Jane Cleland-Huang PhD<br />DePaul University<br />email@example.com<br /><a href="http://facweb.cs.depaul.edu/jhuang" target="_blank" rel="nofollow">http://facweb.cs.depaul.edu/jhuang</a>
Joined: Mar 04, 2004
Originally posted by Valentin Crettaz: As mentioned in this thread, they "wrote the book specifically for developers, project managers, and CXOs who may be interested in seeing software development as a value creating activity".
Yes, I'd read that. I was hoping for a more specific answer; I don't see developers and CEO/CFO/CTO/COOs as being very similar audiences. Perhaps I need to rephrase the question: Jane, would you or the other authors see a CEO of a small company or the CTO of a small IT department using this book, given that he didn't have the resources to get the detailed calculations done? The version 1 versus version 2 example is a good example, by the way, thanks. Can you tell me whether that's an example from the book, or just an illustrative example you came up with to show how the book might be used? Are there a lot of that kind of example in the book? Also, how does the method handle the issues of risks of failure and risks of overruns, given that these can be hard to acknowledge and estimate?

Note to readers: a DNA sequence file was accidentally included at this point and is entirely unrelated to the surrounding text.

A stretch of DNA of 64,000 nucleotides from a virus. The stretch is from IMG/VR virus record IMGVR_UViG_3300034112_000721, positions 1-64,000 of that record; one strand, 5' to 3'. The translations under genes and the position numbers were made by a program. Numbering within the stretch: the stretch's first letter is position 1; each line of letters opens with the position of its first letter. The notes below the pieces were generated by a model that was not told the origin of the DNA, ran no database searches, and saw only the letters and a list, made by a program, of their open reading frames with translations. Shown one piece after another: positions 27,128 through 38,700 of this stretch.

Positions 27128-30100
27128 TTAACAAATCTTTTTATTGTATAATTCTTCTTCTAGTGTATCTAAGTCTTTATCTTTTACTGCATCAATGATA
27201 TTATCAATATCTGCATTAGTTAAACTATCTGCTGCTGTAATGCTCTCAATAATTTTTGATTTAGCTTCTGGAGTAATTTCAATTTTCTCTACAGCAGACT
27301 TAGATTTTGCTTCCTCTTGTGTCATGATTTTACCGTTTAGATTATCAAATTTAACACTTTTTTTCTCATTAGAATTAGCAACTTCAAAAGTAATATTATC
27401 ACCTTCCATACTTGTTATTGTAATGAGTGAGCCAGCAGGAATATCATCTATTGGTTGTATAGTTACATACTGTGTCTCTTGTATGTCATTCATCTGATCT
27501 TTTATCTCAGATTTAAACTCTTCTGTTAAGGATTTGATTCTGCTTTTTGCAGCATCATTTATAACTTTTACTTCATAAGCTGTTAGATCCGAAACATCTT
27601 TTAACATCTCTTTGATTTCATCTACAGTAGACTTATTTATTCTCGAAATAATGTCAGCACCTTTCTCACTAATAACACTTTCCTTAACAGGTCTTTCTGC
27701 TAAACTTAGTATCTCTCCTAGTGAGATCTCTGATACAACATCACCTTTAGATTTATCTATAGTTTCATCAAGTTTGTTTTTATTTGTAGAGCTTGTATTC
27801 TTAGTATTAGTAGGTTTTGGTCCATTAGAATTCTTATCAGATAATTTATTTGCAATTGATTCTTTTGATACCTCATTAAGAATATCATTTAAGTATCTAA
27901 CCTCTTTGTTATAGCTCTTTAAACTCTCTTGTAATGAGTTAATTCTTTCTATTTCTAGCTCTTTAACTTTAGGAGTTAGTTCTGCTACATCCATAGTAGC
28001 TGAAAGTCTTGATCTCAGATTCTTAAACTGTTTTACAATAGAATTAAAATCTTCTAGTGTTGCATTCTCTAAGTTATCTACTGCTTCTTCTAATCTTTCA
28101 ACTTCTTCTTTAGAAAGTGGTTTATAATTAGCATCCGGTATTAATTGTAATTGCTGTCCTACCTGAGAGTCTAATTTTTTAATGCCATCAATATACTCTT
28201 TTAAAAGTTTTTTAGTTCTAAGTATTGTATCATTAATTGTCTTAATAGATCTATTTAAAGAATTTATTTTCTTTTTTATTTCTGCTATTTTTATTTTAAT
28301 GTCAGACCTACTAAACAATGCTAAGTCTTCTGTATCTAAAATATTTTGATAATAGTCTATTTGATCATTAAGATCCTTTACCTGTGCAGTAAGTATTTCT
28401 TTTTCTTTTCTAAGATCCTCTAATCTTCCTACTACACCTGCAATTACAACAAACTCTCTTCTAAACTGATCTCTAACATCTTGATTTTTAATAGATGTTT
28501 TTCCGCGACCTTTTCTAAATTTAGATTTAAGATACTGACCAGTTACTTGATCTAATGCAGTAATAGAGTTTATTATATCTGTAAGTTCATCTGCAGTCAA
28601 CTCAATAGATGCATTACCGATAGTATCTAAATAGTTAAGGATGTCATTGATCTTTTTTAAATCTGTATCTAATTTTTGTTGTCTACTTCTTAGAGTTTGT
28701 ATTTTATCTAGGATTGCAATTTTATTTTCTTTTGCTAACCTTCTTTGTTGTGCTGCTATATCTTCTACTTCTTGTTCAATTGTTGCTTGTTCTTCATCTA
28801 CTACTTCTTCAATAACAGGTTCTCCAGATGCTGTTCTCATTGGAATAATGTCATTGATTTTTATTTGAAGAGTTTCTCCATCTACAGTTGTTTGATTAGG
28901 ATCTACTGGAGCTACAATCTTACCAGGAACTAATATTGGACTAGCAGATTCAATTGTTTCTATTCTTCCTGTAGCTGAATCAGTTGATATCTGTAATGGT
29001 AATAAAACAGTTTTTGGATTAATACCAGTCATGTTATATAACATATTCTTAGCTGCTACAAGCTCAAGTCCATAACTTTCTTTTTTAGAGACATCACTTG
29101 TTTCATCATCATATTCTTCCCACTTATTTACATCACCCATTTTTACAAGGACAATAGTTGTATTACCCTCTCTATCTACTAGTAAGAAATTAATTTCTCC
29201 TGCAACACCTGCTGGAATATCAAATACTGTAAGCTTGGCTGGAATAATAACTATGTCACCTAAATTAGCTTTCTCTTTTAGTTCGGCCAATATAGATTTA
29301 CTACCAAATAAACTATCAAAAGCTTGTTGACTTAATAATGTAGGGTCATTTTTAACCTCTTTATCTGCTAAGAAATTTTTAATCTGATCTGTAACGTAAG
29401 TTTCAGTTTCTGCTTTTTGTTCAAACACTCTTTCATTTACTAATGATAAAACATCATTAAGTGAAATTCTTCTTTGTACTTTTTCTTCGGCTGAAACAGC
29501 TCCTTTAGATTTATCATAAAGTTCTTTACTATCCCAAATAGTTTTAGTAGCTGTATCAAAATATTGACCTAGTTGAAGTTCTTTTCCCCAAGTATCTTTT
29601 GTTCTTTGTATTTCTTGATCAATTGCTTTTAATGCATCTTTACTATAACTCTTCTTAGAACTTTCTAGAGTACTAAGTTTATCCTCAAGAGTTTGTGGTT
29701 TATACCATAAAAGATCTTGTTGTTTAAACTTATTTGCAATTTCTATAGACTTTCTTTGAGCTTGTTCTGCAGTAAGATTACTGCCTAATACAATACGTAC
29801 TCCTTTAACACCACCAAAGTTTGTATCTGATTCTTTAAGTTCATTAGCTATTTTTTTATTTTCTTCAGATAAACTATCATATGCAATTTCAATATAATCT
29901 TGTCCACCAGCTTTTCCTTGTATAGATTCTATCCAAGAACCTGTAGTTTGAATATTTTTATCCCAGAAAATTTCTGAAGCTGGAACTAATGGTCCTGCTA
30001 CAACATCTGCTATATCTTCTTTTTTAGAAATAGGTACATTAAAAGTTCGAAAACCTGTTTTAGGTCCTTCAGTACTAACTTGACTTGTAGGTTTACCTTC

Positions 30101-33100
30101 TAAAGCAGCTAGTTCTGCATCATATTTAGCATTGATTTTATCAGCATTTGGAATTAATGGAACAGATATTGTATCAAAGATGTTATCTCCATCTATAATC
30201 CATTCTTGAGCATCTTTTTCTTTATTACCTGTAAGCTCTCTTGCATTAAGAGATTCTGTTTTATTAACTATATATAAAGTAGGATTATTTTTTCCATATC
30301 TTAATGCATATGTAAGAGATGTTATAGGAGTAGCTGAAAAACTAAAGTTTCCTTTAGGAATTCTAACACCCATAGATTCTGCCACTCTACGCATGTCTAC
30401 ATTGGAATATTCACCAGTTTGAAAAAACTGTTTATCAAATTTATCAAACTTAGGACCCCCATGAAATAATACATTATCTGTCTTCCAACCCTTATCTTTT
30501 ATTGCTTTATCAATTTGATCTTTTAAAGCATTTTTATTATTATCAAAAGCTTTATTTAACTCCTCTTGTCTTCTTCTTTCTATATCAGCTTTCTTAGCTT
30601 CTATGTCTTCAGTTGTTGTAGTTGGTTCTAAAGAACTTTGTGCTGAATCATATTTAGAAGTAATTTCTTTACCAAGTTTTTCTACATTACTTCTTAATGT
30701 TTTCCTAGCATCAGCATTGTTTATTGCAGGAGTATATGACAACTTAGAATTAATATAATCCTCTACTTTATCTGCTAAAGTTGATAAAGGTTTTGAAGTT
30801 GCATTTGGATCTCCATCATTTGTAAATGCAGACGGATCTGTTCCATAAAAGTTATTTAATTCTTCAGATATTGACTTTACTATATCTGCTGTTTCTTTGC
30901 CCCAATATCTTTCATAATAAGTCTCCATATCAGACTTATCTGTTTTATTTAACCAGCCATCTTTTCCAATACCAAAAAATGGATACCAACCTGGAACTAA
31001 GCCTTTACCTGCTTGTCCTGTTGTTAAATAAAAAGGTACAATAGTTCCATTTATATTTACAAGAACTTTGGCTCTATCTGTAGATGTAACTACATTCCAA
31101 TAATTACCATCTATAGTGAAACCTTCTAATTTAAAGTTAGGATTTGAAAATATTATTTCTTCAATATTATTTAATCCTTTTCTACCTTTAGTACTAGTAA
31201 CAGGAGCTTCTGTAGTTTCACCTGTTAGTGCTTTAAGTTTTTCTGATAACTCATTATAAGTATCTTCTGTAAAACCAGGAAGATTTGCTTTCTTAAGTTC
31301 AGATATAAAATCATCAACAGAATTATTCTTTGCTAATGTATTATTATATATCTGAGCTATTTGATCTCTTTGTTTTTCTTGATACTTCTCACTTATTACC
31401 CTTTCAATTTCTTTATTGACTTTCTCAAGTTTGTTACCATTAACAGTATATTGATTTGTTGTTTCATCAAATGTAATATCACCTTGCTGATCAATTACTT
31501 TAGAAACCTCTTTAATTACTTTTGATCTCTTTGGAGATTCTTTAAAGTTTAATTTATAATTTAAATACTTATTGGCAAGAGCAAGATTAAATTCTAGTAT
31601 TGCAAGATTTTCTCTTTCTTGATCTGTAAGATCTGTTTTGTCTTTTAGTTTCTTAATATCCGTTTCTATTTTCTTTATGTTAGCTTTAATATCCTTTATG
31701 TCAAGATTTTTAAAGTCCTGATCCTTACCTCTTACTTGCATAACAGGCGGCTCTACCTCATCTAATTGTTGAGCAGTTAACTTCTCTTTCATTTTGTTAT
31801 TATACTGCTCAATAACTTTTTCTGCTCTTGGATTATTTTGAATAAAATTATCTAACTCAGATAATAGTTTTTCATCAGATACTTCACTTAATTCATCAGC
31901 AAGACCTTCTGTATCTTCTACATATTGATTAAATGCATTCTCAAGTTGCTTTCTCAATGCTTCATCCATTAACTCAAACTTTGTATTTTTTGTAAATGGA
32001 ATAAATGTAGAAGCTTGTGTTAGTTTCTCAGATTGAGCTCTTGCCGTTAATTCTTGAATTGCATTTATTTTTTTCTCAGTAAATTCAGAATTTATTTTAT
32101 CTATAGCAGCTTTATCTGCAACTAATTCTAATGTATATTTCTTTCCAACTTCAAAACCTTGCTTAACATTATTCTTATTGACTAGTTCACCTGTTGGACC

Joined: Feb 28, 2004
We do include lots of examples in the book. In some cases to explain a concept we just use generic terms such as MMF A, MMF B etc, but then we also have a fairly extensive set of real examples. In fact we use a series of short examples throughout the book to illustrate IFM, and then the final chapter provides a beginning to end case study of applying IFM in a banking portal application. As you point out, our audience is broad and covers developers, customers, CXOs etc. However this reflects the fact for an organization to successfully manage software development as a value creation activity it requires buy-in from all of these stakeholders. As far as CXOs are concerned - our experience so far is that their response to IFM is very positive. As I mentioned in the Managers thread, one of my students gave a copy of the book to a CEO in this company. The CEO's response was, "this is how I want our company to develop software in the future". He then bought copies for all of his project managers so that they could apply IFM principles on future projects. So far we have only had positive responses from CXO's who have read Software by Numbers. Although CEOs may not necessarily understand some of the technical aspects of the book to the same level as the developers, they certainly seem to get the intended message - that IFM is a new way of going about the business of software development.